Ally previously worked as FFI's Deputy Director of Communications. Before this she worked in media management and PR for clients including comedians Eddie Izzard and Ed Byrne. She has also worked for Melbourne International Arts Festival, conservation organisation Greening Australia and the production company Roving Enterprises.
Fauna & Flora International (FFI) applauds a new initiative launched by US President Barack Obama against wildlife trafficking, using his executive authority to take action against the illegal trade. The Presidential Task Force on Wildlife Trafficking will devise a national strategy over the next six months, aimed at combating illegal wildlife trafficking and poaching of endangered species.
This announcement comes with the much needed infusion of resources—both in terms of government cooperation and financial—intended to stall the escalating scales of poaching of endangered species. According to The White House, the US State Department will provide $US10 million (£GBP6.5 million) in training and technical assistance to combat poaching in Africa. Three million dollars will go to South Africa, $3 million to Kenya and $4 million elsewhere in sub-Saharan Africa.
Nav Dayanand, Managing Director of FFI in the United States said, “President Obama’s announcement demonstrates the effects wildlife trade and trafficking is having on our planet and its inhabitants, forcing many species into extinction. The development of this task force escalates the importance of combating wildlife related crime, putting it front and centre on the world stage, showing that which is of national interest also has global impact.”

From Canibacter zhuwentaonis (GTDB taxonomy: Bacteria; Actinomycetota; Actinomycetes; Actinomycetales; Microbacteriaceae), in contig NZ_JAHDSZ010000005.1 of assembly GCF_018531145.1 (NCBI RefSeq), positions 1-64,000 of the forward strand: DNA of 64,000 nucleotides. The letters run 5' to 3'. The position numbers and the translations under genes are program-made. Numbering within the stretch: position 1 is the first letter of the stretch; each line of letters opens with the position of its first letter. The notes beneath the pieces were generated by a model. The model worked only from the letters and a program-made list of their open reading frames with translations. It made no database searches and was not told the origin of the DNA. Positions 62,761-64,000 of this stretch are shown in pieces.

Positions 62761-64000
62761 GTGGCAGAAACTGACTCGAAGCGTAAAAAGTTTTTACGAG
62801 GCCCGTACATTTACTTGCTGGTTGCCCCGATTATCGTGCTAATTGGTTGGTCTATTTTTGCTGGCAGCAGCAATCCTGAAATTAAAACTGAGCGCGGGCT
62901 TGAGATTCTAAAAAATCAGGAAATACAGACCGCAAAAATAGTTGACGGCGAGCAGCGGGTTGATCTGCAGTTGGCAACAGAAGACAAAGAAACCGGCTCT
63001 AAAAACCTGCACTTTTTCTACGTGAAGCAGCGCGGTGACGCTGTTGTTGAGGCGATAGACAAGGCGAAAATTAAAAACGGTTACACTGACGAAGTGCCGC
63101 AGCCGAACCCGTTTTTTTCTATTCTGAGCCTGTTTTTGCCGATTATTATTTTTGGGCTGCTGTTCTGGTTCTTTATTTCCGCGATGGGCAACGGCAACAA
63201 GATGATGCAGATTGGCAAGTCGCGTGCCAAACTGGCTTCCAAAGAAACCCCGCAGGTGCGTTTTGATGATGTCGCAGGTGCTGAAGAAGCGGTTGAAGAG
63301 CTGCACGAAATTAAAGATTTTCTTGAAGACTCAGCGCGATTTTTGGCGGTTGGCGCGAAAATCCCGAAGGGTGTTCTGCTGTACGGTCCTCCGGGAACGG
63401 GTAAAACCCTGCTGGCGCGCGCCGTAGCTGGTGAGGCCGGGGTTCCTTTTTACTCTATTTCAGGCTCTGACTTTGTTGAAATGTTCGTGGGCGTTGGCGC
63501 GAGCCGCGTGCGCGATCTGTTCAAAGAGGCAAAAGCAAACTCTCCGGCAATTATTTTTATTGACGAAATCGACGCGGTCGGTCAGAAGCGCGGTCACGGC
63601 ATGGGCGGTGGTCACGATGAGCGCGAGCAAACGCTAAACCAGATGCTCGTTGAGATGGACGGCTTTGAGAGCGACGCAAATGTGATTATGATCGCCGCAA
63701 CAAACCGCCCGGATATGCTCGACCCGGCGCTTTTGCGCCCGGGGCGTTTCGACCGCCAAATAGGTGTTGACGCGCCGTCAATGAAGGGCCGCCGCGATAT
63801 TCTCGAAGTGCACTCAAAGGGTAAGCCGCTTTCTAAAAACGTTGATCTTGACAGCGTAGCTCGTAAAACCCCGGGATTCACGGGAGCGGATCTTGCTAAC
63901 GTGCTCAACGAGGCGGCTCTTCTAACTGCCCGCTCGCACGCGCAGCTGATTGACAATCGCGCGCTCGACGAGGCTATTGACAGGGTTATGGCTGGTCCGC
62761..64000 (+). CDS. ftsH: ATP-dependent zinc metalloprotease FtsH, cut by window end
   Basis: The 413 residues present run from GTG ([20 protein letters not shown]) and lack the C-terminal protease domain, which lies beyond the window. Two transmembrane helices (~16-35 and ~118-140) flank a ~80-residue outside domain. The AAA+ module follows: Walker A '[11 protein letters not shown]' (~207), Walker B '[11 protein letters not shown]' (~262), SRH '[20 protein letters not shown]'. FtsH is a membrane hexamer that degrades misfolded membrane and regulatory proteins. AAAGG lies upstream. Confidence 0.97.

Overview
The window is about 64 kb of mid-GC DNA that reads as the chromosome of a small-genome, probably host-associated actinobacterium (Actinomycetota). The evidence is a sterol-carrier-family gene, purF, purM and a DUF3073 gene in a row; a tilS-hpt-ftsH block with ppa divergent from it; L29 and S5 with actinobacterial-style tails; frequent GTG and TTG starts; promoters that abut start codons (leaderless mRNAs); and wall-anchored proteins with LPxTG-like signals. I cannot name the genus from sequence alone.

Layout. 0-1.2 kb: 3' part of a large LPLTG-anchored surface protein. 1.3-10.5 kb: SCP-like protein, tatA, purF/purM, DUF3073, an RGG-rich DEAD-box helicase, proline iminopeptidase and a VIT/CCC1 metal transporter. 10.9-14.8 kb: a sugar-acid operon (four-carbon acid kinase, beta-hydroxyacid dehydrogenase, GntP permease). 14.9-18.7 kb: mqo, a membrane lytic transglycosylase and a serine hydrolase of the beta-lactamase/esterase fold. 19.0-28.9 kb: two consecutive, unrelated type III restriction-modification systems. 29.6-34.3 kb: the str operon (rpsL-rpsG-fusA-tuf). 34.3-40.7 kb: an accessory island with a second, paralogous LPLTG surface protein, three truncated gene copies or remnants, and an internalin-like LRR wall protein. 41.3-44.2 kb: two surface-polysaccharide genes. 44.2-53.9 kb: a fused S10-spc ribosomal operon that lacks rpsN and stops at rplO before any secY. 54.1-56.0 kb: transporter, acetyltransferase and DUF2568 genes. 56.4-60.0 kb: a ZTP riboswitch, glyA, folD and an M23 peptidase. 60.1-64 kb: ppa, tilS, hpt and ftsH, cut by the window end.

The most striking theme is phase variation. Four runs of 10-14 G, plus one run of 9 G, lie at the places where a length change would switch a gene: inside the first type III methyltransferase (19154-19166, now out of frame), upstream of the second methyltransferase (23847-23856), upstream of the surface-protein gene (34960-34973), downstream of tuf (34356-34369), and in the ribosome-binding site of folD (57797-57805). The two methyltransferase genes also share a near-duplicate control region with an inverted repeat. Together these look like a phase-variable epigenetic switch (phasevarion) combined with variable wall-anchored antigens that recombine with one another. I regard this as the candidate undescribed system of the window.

A statement released by The White House said, “The poaching of protected species and the illegal trade in wildlife and their derivative parts and products represent an international crisis that continues to escalate. Poaching operations have expanded beyond small-scale, opportunistic actions to coordinated slaughter commissioned by armed and organised criminal syndicates.”
Species including elephants, rhinos, primates, tigers, sharks, tuna and turtles are being hunted in developing countries to sell to wealthier countries – a practice estimated by conservation organisations to turn over up to $US10 billion per year. Consequently, illegal wildlife trade has become a major illicit transnational activity on a par financially with drugs, arms and human trafficking.
FFI works in effective partnership with hundreds of organisations worldwide. These collaborations have helped to mitigate poaching threats to many wildlife species, contributing to the conservation of critical habitats globally. For example, in Ol Pejeta Conservancy in Kenya, which has over one hundred black and white rhinos, effective law enforcement and park guard management have resulted in poaching levels being close to zero in the past couple of years.
FFI welcomes The White House’s engagement calling for a comprehensive approach to address this global crisis which involves curbing the supply of and demand for illegal wildlife and wildlife products.